Tuesday, 30 September 2008


Why the West thinks it is time to talk to the Taliban

Jason Burke
The Observer
Sunday, September 28 2008

Negotiations have begun in secret with the enemy in
Afghanistan. Jason Burke reveals the back channels of
diplomacy that led to the controversial talks

For the past few months an incongruous figure has passed
through the airports of the Middle East and Europe: a
senior Afghan cleric who defected from the Taliban. Bearded
and in traditional dress, he has unsurprisingly needed the
help of the Saudi Arabian and British intelligence services
- among others - to pass unhindered between capitals.

He has always travelled in great secrecy, his movements
known only to a few individuals at the highest levels of
the Afghan government, in Riyadh and among certain Western
allies. His mission: to talk to the Taliban leadership
about a possible peace deal.

The backing given by the West to these talks is a measure
of how badly things have gone wrong in Afghanistan, and how
far Western governments are prepared to go to stabilise a
deteriorating situation which is costing more in men, money
and political capital than they ever imagined. The equally
worrying situation in Pakistan, where the Taliban are
largely based and where a separate but related insurgency
has broken out, has given the initiative a new urgency.

That the Saudi Arabians accepted the invitation of the
Afghan government to sponsor the initiative this summer is
a measure of how concerned those who govern the
traditionally leading nation of the Sunni Muslim world are
about Afghanistan and al-Qaeda and the consequences they
might have for the rest of the Islamic world and beyond. It
is also a measure of the esteem in which the Saudis are
still held.

This is not the first time the Saudi Arabians have brokered
talks with the Taliban, and Western powers have been keen
to get Riyadh more involved in Afghanistan for some time.
The Saudis, along with Pakistan and the United Arab
Emirates, were the only states to recognise the hardline
Islamic militia as rulers of Afghanistan in the Nineties.
In 1998 they also nearly concluded a deal with Mullah
Mohammed Omar, the reclusive leader of the Taliban, to hand
over Osama bin Laden.

For the West, the sponsorship of Riyadh is essential.
Western efforts to negotiate with the Taliban have rarely
brought any durable positive results. The reconciliation
process launched by the Afghan government has brought in
about 5,000 low-level fighters and a handful of mid-level
commanders, but has never had the political backing or
resources that was needed for it to become a genuine means
of sapping the strength of the Taliban.

But these most recent talks also show that, at the very
least, some of the Taliban senior command are getting
tired. 'They've been fighting for nearly seven years,
living undercover, moving regularly, unable to go back to
Afghanistan without risking a violent death. Despite the
bellicose rhetoric and the successes of recent months, they
have lost a lot of people and there is a certain degree of
fatigue,' said one experienced Pakistan-based observer.

The Saudi initiative has resulted in the submission of a
list of demands by the Taliban to Kabul. One problem was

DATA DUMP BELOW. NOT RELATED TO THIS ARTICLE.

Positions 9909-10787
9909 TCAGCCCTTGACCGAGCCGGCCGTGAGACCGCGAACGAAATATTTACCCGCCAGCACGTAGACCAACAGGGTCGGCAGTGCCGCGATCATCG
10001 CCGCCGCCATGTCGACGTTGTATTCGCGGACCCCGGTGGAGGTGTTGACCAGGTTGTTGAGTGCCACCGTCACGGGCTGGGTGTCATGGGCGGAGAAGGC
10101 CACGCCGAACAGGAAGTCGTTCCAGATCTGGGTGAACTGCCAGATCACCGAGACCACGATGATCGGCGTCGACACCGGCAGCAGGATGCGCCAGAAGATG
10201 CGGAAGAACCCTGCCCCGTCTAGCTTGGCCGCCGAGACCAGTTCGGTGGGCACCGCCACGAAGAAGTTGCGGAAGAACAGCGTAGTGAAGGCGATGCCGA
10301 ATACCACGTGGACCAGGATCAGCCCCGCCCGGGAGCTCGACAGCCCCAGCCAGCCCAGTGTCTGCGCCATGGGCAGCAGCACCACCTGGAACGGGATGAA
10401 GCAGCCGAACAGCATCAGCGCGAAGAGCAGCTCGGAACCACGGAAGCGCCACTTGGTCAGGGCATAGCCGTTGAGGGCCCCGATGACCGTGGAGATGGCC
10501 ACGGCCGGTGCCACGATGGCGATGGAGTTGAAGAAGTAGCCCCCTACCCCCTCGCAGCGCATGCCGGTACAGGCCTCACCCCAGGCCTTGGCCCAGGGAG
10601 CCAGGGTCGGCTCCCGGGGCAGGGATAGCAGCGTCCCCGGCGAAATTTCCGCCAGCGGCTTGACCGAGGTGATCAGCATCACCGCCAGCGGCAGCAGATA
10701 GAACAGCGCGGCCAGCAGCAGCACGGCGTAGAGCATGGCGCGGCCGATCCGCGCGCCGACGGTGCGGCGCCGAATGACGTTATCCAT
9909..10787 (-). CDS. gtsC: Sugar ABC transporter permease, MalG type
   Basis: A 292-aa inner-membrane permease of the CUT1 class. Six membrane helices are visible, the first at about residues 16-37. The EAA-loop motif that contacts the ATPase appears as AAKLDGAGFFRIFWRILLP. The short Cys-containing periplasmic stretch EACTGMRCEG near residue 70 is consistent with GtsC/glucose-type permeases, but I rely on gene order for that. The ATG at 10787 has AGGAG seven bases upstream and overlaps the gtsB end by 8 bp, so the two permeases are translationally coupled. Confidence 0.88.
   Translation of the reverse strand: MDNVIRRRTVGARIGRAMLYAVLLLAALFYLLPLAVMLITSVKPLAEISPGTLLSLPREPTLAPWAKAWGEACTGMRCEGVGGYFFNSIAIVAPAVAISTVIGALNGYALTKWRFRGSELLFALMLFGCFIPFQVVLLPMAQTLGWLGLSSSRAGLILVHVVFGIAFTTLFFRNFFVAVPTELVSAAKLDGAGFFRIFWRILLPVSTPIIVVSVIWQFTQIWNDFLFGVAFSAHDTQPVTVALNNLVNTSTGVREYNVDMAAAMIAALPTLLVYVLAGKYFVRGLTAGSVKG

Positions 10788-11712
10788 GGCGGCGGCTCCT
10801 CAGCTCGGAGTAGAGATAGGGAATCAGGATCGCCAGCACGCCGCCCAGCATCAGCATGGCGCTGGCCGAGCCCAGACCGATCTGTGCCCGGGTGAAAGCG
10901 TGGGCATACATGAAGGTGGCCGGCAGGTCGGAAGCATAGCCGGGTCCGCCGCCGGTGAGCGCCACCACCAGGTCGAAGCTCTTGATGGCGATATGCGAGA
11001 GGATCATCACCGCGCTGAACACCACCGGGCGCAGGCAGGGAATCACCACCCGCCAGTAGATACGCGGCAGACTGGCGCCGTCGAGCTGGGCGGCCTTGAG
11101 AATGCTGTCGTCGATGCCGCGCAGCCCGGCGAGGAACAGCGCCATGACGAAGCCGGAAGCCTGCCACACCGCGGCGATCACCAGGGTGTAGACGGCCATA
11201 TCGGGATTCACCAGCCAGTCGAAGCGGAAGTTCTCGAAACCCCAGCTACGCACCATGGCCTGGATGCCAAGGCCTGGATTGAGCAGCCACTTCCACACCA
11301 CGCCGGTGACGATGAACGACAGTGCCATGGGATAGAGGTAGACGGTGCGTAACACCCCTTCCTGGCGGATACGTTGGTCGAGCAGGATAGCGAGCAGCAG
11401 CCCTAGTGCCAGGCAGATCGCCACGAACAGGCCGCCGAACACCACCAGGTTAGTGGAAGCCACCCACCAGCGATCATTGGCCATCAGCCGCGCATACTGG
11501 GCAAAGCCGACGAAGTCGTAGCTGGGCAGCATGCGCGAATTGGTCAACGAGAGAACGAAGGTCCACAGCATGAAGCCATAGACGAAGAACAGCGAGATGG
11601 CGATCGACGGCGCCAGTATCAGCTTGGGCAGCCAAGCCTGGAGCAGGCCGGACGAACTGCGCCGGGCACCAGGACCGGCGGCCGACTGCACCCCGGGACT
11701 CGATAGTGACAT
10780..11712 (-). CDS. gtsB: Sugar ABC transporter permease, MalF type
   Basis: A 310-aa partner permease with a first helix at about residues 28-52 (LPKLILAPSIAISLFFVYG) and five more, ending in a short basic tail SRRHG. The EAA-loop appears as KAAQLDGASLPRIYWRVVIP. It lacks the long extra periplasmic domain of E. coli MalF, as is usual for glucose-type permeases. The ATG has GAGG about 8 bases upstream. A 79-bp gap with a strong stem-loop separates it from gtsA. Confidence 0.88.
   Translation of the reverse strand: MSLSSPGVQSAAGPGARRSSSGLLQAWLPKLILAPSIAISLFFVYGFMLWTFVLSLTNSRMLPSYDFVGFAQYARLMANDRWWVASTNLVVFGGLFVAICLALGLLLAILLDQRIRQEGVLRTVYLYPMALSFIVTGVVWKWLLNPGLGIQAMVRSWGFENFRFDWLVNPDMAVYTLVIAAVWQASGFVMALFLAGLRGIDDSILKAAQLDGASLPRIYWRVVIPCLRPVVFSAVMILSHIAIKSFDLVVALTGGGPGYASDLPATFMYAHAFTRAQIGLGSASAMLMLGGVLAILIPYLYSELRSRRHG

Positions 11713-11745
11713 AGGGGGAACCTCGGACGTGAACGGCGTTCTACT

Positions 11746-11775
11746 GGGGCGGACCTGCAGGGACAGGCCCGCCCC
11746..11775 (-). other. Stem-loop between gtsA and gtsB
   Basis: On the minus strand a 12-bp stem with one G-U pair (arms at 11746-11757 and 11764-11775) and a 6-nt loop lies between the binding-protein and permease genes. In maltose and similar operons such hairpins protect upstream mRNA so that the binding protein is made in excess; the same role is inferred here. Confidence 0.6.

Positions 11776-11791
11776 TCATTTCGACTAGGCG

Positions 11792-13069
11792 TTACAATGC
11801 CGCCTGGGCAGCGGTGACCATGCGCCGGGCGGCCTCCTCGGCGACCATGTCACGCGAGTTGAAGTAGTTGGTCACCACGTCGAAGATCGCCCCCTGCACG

that those demands keep changing, said one Afghan source. A
second is the question of whether any potential agreement
could be made to stick.

'We could agree something with the high command that won't
be put into action at a grass-roots level,' said an adviser
to the Afghan President, Hamid Karzai.

The Taliban demands are also unlikely to be acceptable to
the Western powers, especially the US, which have
bankrolled the effort to stabilise and reconstruct
Afghanistan. Hekmat Karzai, director of a think tank in
Kabul, said that although discussions with the Taliban
'might not be too difficult... getting the international
community on board would be extremely hard'.

Another problem would be convincing other ethnic groups in
Afghanistan who suffered heavily under the Taliban regime
to accept any deal.

However, there is increasing acceptance among Western
officials and strategists that some kind of political
accommodation to at least divide the Taliban may be
inevitable. There are also question marks over to what
extent Taliban factions may be manipulated by elements
within the Pakistani security establishment. However,
Islamabad is unlikely to oppose moves to integrate senior
Taliban figures into the political process in Kabul.

Previous attempts to negotiate with the Taliban have been
problematic. A controversial truce in Helmand province,
where British troops are deployed, was widely criticised
for handing the key town of Musa Qala back to the militants
and necessitating a major operation to recapture it.

In May, the former Afghan President Burnahuddin Rabbani
said he had contacted the Taliban and received 'encouraging
responses'. The Taliban published a statement on their
website saying they would 'fight until the withdrawal of
the last crusading invader', but added that 'the door for
talks, understanding and negotiations will always be open'
to 'mujahideen' such as Rabbani, who fought the Russians in
the Eighties.

One problem with the Saudi-sponsored talks so far is that
the go-between has been unable to speak directly to Mullah
Omar. However, an Afghan source described the initiative as
'a step in the right direction', whatever the result.
'Anything that might be an ice-breaker and might take us
forward is welcome,' he said.

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